He made an assumption that if those books had lasted so long, then they would continue to last thousands of years into the future.

All he had to do, in the hopes that his plays and poems would endure, was to write with a similar language, with similar character types and with themes similar to those found in the great books from the past.

He predicted that as long as people continued to study what was written in the past, with the Classics and with the Bible, then his plays and poems would have a future and would be understood completely.

He was half right.

Shakespeare’s work has indeed endured. We still read and perform his plays. We scrutinize his poems.

But he got the other half wrong.

It probably never occurred to him that we would ignore the great written works of the past.

It would astonish him to think that we have allowed so much great writing, and such essential history, to be dismissed and disparaged.

Do you want to understand Shakespeare? 

Do you want to solve Shakespeare for yourself?

I invite you to read the Bible and the Classics.

It is all right there.

It has been right there all along — hiding in plain sight.

 Heracles gets the Belt of Hippolyta, Queen of the Amazons.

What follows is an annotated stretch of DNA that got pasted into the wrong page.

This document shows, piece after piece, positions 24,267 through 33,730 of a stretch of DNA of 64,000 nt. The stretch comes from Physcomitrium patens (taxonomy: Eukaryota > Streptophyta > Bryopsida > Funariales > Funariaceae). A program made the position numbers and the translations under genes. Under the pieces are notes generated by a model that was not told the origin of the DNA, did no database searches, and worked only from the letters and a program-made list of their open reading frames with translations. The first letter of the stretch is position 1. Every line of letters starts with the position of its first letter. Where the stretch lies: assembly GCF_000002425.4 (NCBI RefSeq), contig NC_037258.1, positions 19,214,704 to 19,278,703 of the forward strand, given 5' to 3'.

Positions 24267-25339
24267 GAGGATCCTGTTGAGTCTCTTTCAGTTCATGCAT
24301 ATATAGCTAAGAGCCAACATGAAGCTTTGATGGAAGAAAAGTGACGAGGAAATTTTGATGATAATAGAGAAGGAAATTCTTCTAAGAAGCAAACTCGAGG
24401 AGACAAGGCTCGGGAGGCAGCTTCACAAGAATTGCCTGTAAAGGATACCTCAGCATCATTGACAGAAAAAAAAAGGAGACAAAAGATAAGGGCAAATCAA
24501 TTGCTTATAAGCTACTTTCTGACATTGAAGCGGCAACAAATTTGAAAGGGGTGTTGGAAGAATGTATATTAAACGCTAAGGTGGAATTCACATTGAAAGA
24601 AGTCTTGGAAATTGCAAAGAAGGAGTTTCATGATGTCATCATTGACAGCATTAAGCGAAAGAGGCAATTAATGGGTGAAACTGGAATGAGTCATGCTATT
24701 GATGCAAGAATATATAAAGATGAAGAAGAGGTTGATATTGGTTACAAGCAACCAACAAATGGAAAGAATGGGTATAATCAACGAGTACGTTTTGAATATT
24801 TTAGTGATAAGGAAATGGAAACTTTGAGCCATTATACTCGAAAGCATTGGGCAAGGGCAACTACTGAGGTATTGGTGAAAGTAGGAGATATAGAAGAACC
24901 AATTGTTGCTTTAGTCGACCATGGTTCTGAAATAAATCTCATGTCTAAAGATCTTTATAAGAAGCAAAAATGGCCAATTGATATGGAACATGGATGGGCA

J. M. FĂ©lix Magdalena.
Wikimedia Commons

Once you begin to know these books, and begin to see Shakespeare for yourself, you won’t be blind to him anymore.

You will discover that Shakespeare’s life and works are not shrouded in the dark.

You will begin to understand why, in Midsummer Night's Dream, Shakespeare named one of his characters Hippolyta -- and what that has to do with Amazonian Queen of the same name.

You are probably wondering why no one has come along and solved Shakespeare before.

Why hasn’t someone with a university degree in Theology and/or the Classics ever used the Bible and ancient Greek and Roman writing in order to translate and solve Shakespeare?

How is it possible that all it took to decipher Shakespeare was to use these great books as a cipher key?

There is a rather simple reason.

It has only been in the last 100 years or so that Shakespeare has been performed and studied with any real frequency.

Before that, many of his plays were performed infrequently, if at all. 

King Lear, for example, was rarely performed. It was even rewritten -- the tragic ending was replaced with a happy one!

Here is a picture of the cover page of the Lear with "Alterations":

The History of King Lear (an adaptation of Shakespeare's tragedy by Nahum Tate) from 1681.
Wikimedia Commons

Before Shakespeare became popular with the general public, the scholarly elite did not like him, or they ignored him.

As early as the 1660s — only a few decades after his death — Shakespeare’s plays were considered “ungrammatical” and “coarse.”

Even today, there are British theatre critics who hate how vulgar the plays can be, and abhor efforts to make the plays more entertaining and funny.

In my forthcoming novel, I will introduce you to a new Shakespeare.

He is a Shakespeare you have never met before. He has been hidden from you, for far too long.

This first novel weaves together Shakespeare’s biography with his plays.

It is my hope that you will finally understand who Shakespeare really was, and what his writing really means, in this sweeping and historically accurate narrative of his life.

Cheers,

David B. Schajer